Defining week for Con-Court

HARARE - It is a defining week for the Constitutional Court (Con-Court), which will hear and make decisions on constitutional applications that have a strong bearing on the country’s justice delivery system.

The challenges have been prompted by the delays in the alignment of operational Acts in line with provisions of the Constitution signed into operation on May 3, 2013.

Among the issues that have become contentious and will be challenged this week, is the death penalty as well as the police’s ban of demonstrations using Section 27 of the Public Order and Security Act (Posa).

Also, under contest this week is the Police Act that allows people to sue the law enforcement agents within eight months after the wrong has been committed and former Vice President Joice Mujuru’s challenge against the introduction of bond notes.

In the death row case, convicted prisoners Farai Lawrence Ndlovu and Wisdom Gochera — represented by Tendai Biti — are challenging the law that was used to sentence them, shortly before the Constitution came into force.

According to Veritas, a legal advocacy organisation, “The argument, on their behalf, is that the new Constitution effectively abolished the pre-existing law that provided for the carrying-out of the death penalty and the new law providing for the death penalty had not been enacted at the time the court application was filed. Hence, the argument is that they cannot now be executed because the law to be applied is the law as it existed at the time of filing the application.”

The two are arguing that the conditions that they were sentenced under the old Constitution are different from the provisions of the new Constitution which gives right to life.

In terms of the Constitution, the death penalty is ordered in cases that involve aggravated murder, among other provisions.

They argue that in terms of the new Constitution they do not qualify to be on death row.

Concerning the eight months limit set by Section 70 of the Police Act, the Con-Court will on Wednesday make a “confirmation or otherwise” on whether the Act is scraped as ruled by High Court Judge Amy Tsanga.

In her March ruling, Tsanga said Section 70 of the Police Act was inconsistent with Section 69 (2) and 56 (1) of the Constitution.

While the Police Act allowed the law enforcers to be sued within eight months, citizens had the liberty to sue all other government and private organisations within three years of the incident.

The challenge arose after two army personnel, Michael Munyika and Chrispen Tobaiwa, sued Home Affairs minister Ignatius Chombo and the police for nearly $1 million after they were shot by police officers who had stopped their vehicle.

They are also represented by Biti.

Posa, widely criticised as a “draconian” law, will also come under further scrutiny today with a hearing before Judge president George Chiweshe, with opposition political parties challenging the police ban on demonstrations.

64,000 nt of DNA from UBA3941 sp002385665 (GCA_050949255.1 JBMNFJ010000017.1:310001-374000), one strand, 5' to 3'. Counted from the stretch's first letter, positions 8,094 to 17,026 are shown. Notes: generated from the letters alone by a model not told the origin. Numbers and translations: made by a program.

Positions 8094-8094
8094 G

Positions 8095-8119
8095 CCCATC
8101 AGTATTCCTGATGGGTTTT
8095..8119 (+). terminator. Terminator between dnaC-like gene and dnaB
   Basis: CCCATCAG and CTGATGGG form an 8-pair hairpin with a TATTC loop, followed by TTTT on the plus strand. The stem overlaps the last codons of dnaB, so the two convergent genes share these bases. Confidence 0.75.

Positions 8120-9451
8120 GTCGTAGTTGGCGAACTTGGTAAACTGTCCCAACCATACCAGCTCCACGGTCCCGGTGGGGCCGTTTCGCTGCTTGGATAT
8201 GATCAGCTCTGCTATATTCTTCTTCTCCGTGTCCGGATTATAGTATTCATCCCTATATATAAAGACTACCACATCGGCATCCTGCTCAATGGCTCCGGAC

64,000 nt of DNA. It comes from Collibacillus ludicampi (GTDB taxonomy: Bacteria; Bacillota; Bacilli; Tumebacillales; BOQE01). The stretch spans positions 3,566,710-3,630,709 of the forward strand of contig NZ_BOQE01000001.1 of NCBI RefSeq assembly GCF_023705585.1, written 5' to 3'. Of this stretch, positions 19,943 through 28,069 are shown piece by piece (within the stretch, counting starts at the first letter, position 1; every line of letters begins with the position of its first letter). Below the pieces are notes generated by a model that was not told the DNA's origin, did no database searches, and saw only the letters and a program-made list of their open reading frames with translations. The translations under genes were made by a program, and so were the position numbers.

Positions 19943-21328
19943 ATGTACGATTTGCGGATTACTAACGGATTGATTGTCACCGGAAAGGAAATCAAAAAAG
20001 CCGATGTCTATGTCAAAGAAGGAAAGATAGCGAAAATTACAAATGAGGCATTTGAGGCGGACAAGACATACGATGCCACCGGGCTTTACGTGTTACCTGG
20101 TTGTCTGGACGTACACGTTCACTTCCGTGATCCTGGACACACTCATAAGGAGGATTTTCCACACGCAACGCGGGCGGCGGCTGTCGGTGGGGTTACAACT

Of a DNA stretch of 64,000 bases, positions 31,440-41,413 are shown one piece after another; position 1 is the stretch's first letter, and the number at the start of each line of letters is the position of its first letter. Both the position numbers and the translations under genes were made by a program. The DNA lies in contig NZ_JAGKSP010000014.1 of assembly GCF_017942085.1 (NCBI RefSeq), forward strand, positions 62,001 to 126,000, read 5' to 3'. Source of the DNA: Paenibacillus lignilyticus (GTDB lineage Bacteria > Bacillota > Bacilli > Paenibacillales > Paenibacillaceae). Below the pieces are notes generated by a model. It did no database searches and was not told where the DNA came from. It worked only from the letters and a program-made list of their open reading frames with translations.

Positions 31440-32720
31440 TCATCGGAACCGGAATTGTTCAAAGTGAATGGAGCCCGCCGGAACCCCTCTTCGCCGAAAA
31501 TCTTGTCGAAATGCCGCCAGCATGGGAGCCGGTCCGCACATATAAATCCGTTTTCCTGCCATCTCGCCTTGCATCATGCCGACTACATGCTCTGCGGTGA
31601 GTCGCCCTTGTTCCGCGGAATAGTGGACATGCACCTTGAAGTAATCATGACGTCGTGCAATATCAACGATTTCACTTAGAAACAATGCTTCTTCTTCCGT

The ruling, however, has been set for Friday.

The parties, represented by Dzimbahwe Chimbga of the Zimbabwe Lawyers for Human Rights and Biti, filed an urgent chamber High Court application following a prohibition order by the police banning the holding of demonstrations against President Robert Mugabe’s 36-year rule in central Harare.

In his probation order, Zimbabwe Republic Police officer commanding Harare district, Newbert Saunyama, said: “In terms of Section 27 (1) of Public Order and Security Act, (Chapter 11:17), I…Newbert Saunyama being the officer  commanding Harare Central District and therefore the regulating authority of the area, believes on reasonable grounds that, the powers conferred by Section 26 of the Public Order and Security Act, (Chapter11:17), are not sufficient to prevent public order being occasioned by the holding of processions or public demonstrations or any class thereof in Harare Central Police District, that is the area bounded by Cumberland Road, Enterprise Road, Churchill Avenue, Swan Drive, Cork Road, Sandringham Drive, Drammond Chaplin Road, Marimba Stream, Coventry Road, Rotten Row Road, National Railways of  Zimbabwe line up to Mukuvisi River and back to Cumberland Road for a period not exceeding one month that is from September 16, 2016 to October 15, 2016.”

Meanwhile, observers and legal experts have expressed concern over the slow pace at which the government was aligning laws with the Constitution, with about 150 laws having been aligned out of 400 laws that the Justice ministry said needed to be aligned to the Constitution.

Comments (2)


munyimi - 27 September 2016

Death to all murderers A Tear for Tear!! Blood is by Blood!!

Mukanya - 28 September 2016

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